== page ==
Ned Beatty has died at his home in Los Angeles, The Hollywood Report says. He was 83.
Born in Louisville, Kentucky, Ned Beatty took his first role at the age of 19, landing a singing part in the play Wilderness Road in 1956. He continued to work in theater throughout the ’60s, which included a turn as Willy Loman in a 1966 production of Death Of A Salesman.
Beatty’s big-screen debut was a memorable one. In 1972, he famously “squealed like a pig” as Bobby in Deliverance. It was the first of several of his iconic roles in the 1970s, appearing as Delbert Reese in Nashville and Lex Luthor’s bumbling sidekick Otis in 1978’s Superman. His explosive appearance as TV honcho Arthur Jensen in Network garnered Beatty an Oscar nomination for Best Supporting Actor.
Throughout his career, Beatty worked with some of the world’s most renowned filmmakers, appearing in Steven Spielberg’s 1941, Spike Lee’s He Got Game, Mike Nichols’ Charlie Wilson’s War, and Elaine May’s Mikey And Nicky. He spent five decades in movies, with credits that include All The President’s Men, Silver Streak, Exorcist II: The Heretic, The Toy, The Trouble With Spies, Rudy, Cookie’s Fortune, and Toy Story 3.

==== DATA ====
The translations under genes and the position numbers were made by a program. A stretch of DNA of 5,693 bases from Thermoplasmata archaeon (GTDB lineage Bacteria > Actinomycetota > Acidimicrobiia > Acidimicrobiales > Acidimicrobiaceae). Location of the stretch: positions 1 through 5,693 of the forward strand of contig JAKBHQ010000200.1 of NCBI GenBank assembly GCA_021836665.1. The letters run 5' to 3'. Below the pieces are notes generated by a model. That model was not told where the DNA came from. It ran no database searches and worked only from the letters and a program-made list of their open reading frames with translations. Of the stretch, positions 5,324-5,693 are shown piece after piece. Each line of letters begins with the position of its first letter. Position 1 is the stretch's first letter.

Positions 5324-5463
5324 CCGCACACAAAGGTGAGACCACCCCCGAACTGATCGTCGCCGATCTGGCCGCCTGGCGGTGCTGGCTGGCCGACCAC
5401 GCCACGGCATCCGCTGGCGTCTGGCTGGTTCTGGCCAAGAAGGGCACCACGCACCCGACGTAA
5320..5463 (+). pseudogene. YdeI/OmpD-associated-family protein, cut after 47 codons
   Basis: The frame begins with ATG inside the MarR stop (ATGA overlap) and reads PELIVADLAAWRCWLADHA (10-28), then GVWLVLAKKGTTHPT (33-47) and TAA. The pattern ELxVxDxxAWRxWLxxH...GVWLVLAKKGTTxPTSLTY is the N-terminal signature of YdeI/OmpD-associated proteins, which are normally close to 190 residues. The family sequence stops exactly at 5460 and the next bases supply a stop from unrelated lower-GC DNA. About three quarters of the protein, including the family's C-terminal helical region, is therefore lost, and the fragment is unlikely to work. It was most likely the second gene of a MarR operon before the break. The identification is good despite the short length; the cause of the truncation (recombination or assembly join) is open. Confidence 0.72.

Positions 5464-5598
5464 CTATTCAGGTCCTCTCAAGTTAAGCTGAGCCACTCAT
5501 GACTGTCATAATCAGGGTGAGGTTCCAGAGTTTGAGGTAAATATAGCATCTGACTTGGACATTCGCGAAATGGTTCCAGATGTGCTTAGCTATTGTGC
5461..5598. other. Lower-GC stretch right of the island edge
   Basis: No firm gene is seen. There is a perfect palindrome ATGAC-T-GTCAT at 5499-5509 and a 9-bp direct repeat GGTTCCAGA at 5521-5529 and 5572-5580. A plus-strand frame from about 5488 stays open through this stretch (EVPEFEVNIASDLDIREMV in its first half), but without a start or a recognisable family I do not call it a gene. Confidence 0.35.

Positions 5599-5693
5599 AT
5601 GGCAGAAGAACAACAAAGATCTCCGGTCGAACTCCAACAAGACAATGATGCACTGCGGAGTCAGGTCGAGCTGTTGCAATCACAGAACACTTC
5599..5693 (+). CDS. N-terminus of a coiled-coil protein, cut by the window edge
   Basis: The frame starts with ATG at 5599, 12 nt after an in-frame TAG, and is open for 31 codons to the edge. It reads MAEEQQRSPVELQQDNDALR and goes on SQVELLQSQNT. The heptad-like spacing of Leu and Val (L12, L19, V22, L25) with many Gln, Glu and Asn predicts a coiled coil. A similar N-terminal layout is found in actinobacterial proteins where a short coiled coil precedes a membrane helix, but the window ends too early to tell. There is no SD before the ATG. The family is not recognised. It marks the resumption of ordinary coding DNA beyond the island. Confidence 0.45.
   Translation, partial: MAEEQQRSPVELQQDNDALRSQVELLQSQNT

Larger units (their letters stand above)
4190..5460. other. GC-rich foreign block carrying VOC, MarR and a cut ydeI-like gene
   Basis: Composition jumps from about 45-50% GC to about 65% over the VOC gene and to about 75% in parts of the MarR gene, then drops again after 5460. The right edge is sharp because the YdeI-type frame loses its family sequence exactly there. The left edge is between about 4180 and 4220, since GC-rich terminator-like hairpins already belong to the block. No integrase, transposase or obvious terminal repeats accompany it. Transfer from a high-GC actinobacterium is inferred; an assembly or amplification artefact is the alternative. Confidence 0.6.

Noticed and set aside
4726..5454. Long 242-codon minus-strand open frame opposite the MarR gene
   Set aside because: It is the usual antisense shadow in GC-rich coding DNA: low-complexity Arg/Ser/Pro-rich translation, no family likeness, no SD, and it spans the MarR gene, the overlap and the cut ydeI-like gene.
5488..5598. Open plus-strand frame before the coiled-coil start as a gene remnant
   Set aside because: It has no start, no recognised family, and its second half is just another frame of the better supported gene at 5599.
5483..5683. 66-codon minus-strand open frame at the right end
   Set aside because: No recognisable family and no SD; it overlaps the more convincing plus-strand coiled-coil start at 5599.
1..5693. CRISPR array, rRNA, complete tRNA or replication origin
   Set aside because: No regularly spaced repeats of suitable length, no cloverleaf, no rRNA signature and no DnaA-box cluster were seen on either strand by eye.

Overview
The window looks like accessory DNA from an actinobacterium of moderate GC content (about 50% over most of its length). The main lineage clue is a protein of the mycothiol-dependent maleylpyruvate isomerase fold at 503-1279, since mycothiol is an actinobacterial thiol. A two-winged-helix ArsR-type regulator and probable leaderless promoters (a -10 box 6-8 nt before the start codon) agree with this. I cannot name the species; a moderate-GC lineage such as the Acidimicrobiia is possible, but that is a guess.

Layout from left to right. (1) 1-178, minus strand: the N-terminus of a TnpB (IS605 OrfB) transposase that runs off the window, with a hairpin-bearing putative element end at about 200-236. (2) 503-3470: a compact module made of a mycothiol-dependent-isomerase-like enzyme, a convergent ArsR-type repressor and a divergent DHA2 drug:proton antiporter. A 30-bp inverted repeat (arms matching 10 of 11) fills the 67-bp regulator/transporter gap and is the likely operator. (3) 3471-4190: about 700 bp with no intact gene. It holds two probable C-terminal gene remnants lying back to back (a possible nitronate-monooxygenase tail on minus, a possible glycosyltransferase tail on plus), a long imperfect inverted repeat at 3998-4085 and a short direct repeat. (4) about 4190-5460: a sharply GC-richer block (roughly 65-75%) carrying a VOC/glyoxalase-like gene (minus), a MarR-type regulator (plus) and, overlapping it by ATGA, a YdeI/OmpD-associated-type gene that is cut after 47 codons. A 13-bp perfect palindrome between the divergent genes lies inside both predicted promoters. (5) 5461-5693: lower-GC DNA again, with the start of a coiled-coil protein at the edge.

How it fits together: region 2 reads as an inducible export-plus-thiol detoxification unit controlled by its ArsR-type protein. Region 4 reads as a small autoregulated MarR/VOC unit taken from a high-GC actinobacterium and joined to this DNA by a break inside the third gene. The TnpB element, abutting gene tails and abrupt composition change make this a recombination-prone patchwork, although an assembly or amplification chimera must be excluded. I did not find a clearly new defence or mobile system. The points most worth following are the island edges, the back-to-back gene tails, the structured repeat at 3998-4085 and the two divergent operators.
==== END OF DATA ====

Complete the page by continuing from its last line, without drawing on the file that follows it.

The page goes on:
On the small screen, Beatty was best known for his role on Homicide: Life On The Street, where he played Detective Stanley “The Big Man” Bolander. His work on television earned him two Emmy award nominations for the TV movies Friendly Fire in 1979 and Last Train Home in 1990. During the ’90s, he was a recurring player on the sitcom Roseanne, playing Ed Conner, the father of John Goodman’s Dan.
In 2004, Beatty returned to his first love, the theater. Cast as Big Daddy in a production Cat On A Hot Tin Roof, Beatty won a Drama Desk Award for Outstanding Featured Actor in a Play.
Following voiceovers in Toy Story 3 and Rango, Beatty’s career slowed down. 2013’s Baggage Claim was his final on-screen performance.
Despite popular belief, Ned Beatty had no relation to fellow actor Warren Beatty —though Ned would occasionally joke that Warren was his “illegitimate uncle.”
Beatty is survived by his wife, Sandra Johnson, whom he married in 1999. He fathered eight children across four marriages.